Volvo plans to cut vehicle development times in half as it seeks to become one of the world’s fastest and most versatile car makers.
Speaking with CarAdvice at the Geneva motor show, Volvo research and development senior vice president Peter Mertens admitted the Swedish manufacturer’s development times were currently off the pace of industry leaders, but promised Volvo would “absolutely” accelerate past its sharpest rivals in the future.
“The best manufacturers in the industry might be around 27 months right now,” Mertens said of the benchmark-setting development times of some makers.
“We are a bit slower than that, but we will be significantly faster in the future. Significantly.”
Mertens admitted the goal was “very ambitious” but worthwhile as it would enable Volvo to react quicker to market changes, roll through updates faster and shorten vehicle lifecycles.
The R&D boss said its new modular Scalable Platform Architecture (SPA) underpinnings for medium/large cars and SUVs and its forthcoming Compact Modular Architecture (CMA) platform for smaller models were central to quickening its pace in all areas.
“That is one of the reasons we have chosen to go for a completely new technical platform and being able on that architecture to put the ‘hats’ on relatively fast and flexible,” Mertens said.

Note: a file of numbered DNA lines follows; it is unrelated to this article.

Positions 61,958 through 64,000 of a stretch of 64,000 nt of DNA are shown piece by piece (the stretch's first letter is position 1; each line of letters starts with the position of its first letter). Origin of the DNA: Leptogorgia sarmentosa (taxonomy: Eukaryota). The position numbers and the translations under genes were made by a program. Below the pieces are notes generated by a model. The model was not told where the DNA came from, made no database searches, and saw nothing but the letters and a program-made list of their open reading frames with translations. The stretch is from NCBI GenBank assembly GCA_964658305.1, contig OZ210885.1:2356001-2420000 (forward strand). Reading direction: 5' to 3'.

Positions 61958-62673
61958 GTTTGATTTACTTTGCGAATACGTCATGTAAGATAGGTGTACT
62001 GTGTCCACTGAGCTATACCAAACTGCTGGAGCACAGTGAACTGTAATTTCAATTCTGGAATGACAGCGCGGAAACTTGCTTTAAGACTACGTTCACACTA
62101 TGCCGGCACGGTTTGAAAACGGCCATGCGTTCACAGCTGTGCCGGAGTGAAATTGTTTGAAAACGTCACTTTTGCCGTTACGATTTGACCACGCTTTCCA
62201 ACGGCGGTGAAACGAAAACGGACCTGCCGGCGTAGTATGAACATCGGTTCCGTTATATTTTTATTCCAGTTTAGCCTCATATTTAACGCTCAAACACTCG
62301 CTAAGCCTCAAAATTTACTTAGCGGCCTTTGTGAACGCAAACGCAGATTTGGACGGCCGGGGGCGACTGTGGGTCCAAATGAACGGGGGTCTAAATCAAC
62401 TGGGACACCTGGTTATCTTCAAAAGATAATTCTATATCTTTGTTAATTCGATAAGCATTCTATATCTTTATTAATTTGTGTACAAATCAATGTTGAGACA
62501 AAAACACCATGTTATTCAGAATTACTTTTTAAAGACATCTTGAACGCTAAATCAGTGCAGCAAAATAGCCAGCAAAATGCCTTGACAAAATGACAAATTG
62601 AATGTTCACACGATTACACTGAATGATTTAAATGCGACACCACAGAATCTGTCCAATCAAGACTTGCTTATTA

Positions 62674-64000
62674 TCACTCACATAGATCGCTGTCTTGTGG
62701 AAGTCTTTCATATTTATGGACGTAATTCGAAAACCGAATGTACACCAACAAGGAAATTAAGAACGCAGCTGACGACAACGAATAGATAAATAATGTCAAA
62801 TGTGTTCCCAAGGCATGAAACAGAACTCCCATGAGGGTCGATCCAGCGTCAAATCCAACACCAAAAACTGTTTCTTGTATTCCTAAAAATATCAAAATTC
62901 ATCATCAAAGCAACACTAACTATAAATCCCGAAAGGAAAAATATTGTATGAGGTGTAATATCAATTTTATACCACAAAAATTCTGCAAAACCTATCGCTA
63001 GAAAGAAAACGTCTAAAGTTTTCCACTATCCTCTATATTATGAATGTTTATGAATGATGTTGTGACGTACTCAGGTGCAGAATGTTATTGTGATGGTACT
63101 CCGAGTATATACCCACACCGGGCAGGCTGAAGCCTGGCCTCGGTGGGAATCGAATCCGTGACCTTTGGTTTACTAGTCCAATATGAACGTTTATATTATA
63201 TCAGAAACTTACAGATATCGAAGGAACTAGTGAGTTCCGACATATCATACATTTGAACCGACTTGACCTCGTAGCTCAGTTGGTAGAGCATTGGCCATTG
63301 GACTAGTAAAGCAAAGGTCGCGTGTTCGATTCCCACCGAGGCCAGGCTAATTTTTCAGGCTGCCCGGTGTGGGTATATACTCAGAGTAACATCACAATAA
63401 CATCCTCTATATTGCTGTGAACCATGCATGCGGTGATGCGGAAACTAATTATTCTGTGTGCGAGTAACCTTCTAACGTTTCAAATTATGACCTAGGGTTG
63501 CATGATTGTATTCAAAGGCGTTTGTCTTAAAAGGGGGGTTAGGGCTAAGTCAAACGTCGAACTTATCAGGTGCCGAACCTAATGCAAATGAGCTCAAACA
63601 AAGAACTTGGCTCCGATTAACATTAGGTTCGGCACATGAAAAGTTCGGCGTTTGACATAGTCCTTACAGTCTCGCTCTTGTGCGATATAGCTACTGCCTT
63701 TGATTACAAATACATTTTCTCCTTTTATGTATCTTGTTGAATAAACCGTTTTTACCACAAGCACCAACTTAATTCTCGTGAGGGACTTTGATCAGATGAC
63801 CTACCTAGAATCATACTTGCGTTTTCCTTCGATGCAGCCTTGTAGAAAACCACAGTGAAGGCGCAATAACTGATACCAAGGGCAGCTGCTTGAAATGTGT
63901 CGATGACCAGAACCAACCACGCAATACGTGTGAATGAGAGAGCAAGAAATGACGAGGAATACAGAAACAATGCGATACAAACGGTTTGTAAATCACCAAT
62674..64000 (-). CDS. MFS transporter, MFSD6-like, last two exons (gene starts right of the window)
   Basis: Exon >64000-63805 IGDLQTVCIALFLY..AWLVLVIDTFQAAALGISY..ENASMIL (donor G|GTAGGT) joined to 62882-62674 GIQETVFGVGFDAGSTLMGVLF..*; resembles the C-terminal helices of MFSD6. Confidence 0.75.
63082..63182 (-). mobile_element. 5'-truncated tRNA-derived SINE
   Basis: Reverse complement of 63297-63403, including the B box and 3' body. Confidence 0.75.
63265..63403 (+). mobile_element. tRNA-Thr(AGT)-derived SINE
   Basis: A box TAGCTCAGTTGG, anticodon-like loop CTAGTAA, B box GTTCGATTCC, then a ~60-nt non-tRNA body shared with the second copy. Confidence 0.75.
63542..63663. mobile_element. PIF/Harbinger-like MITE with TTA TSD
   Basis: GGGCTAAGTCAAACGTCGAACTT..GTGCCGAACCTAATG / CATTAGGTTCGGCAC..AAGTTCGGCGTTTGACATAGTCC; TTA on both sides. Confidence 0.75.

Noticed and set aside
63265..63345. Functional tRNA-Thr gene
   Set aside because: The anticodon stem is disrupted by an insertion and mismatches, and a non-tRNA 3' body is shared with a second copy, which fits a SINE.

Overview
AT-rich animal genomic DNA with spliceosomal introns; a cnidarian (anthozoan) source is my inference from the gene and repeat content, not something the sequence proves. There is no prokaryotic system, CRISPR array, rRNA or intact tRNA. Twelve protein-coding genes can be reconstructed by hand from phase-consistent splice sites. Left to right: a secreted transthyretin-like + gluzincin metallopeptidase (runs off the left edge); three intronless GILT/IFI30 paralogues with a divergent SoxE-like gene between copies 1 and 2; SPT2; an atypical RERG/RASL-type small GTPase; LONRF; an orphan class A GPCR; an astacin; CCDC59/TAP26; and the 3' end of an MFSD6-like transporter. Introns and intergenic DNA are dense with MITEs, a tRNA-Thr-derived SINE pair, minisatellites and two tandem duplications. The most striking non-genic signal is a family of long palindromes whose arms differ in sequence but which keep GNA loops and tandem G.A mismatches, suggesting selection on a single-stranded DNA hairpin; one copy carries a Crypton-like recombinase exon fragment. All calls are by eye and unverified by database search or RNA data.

Volvo’s large cars are currently among the oldest on the market. The Volvo XC90, which will finally be replaced by an all-new model later this year, has been in production since 2002. Two of its key competitors, the BMW X5 and Mercedes-Benz ML-Class, have evolved from first- to third-generation models in that time. Additionally, one of the world’s fastest updaters, the Volkswagen Golf, has advanced through four generations since 2003.
The S80 sedan turns eight this year, and the V70 and XC70 wagons turn seven, and while replacements are in the wings, Volvo is yet to officially announce when new generation versions of those models will launch.
Mertens said new models based on its new platforms would aim for lifecycles of six to seven years, which he said was the industry standard.
New-generation versions of the V70 and off-road-styled XC70 wagons will follow the all-new XC90, and Mertens revealed the duo would take significant inspiration from the Volvo Concept Estate that debuted in Geneva.
“It’s the new design language, specifically in the front,” he said. “The face, the headlamps, are going to be seen in all cars in the future.
“The rear is always very important to us, especially when it comes to tail-lamp design, and yes, you will see that on our future cars. It’s the next iteration of our design DNA of the rear lamps, on the SUVs as well as estates and on the sedans.”